Sunday, March 24, 2013

HTML and Computer Science

It started innocently enough as Twitter conversations are want to do. Eric Williams, a school superintendent in Virginia, posted a tweet about computer science and linked to an article about teaching HTML as important for internet literacy.


As Internet conversations (in 140 characters or less especially) often do we went into a little bit of a different direction – that of discussing if HTML was or was not computer science. It may have been my fault with this Tweet. Please pretend not to notice the typo.


In any case Eric brought up the confusion about what is and is not computer science and that is an important question. Mike Zamansky, computer science educator from New York’s Stuyvesant high school, added his two bits with this Tweet linking to an article on why HTML is not a programming language.


And off we go in another tangent because while programming is an important part of computer science it isn’t the end all and be all of it either. People often do think that programming is computer science rather than a part of computer science. (I doubt Mike is in that category but it is important that HTML is not a programming language.)

So circling back to the beginning. Yes there is a lot of confusion and disagreement over what computer science is and is not. The Computer Science Curricula 2013
(CS2013) (Ironman v1.0 draft is now available here. ) for undergraduate computer science education runs some 376 pages describing what should go into a computer science curriculum. Though no one expects anyone to learn it all in just four years of university education.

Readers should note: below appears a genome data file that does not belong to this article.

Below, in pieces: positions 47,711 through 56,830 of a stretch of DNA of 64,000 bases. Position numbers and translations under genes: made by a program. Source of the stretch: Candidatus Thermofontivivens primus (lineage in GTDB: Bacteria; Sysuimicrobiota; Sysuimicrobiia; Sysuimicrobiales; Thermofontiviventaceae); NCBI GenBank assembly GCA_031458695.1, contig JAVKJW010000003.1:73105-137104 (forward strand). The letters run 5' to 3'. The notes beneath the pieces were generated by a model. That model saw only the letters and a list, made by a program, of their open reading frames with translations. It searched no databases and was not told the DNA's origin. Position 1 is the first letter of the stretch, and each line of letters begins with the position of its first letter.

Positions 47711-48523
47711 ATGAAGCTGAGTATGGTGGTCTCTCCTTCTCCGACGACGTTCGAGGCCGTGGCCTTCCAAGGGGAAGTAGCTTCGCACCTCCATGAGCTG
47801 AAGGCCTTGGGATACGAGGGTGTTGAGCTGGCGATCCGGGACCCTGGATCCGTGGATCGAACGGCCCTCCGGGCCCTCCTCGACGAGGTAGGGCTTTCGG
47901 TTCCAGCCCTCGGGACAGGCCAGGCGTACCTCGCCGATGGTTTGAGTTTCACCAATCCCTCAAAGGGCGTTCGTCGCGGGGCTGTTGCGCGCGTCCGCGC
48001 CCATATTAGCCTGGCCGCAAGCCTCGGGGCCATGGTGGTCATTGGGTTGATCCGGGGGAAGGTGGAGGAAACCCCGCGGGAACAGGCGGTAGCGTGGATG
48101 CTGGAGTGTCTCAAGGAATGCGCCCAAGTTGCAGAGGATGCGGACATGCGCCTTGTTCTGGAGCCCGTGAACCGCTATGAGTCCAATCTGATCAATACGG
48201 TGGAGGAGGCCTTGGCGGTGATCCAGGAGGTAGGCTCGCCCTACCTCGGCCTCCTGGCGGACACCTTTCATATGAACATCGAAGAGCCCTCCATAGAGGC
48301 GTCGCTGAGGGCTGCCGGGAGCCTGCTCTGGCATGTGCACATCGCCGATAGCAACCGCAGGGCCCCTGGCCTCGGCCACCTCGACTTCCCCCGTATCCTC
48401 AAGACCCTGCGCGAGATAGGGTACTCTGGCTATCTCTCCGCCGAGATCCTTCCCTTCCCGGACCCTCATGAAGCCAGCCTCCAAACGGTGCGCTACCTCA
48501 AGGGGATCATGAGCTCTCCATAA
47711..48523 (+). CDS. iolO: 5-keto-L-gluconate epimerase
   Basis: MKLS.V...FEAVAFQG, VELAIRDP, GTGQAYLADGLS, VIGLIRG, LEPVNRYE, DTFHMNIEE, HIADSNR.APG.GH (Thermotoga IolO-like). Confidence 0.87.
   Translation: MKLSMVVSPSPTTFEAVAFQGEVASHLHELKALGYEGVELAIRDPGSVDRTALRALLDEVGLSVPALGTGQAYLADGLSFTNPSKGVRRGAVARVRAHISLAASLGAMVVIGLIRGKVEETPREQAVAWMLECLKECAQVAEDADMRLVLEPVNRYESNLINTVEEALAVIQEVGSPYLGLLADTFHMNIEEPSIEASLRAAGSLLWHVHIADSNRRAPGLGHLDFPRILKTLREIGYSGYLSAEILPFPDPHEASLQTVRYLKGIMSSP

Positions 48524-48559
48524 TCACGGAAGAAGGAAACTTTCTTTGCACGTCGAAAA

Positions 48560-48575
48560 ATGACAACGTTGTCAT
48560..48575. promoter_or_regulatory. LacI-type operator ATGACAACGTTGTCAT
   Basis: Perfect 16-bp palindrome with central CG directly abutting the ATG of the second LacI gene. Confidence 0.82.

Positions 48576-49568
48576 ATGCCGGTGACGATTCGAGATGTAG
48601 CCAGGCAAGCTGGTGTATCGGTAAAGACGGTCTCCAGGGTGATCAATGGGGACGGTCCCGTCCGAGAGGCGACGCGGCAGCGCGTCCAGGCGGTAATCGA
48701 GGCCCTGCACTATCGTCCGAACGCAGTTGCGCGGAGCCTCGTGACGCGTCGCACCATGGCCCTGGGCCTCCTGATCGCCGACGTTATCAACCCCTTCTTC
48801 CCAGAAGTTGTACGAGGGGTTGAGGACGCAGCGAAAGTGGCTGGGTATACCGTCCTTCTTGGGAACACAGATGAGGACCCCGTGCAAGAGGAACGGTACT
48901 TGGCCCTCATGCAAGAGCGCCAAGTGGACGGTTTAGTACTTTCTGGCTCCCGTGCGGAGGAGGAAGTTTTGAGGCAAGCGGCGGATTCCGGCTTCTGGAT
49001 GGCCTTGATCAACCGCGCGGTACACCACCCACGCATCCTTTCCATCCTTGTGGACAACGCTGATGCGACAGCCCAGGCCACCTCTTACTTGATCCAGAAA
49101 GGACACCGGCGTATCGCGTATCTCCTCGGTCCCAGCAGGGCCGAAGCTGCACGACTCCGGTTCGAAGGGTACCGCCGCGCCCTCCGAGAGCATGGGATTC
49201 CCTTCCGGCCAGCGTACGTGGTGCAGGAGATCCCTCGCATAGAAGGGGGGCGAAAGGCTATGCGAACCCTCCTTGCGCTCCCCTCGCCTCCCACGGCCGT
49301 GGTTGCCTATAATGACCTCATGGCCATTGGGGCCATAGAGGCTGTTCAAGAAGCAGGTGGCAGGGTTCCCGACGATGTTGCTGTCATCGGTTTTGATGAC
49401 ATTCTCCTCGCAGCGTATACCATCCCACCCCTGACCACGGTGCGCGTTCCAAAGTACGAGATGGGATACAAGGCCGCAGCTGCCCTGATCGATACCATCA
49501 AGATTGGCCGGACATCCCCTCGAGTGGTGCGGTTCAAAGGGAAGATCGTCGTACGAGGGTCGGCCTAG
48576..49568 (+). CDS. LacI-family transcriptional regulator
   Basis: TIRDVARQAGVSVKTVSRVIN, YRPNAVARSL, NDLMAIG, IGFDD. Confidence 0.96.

HTML is not listed as a required topic anywhere. In fact it shows up only in an elective area as one of several web programming languages as HTML5 along with CSS, PHP and others. So clearly, according to the ACM/IEEE CS2013 (full disclosure – I’m on the task force), a university can have a solid computer science curriculum without teaching HTML.

That’s at the university level so what does that mean for high schools? Well that depends on what the purpose of your curriculum is. Web development and design is a critical skill and knowledge set today. If you are a career/technical school one could reasonably argue that you had better be preparing students for web design and programming. In my opinion a solid understanding of HTML, HTML 5, CSS and more is critical there.

If you are preparing students to further academic student in computer science HTML, CSS etc. is still useful but it is hardly as one person suggested in Twitter as important as arrays. I do think students should have some exposure to markup languages as a topic though. What markup language they use can vary from XML (for SQL and databases for example), XAML (for Windows 8 and Windows Phone development), HTML for the web or any of several other widely used markup languages. The concept is important and becoming more so all the time.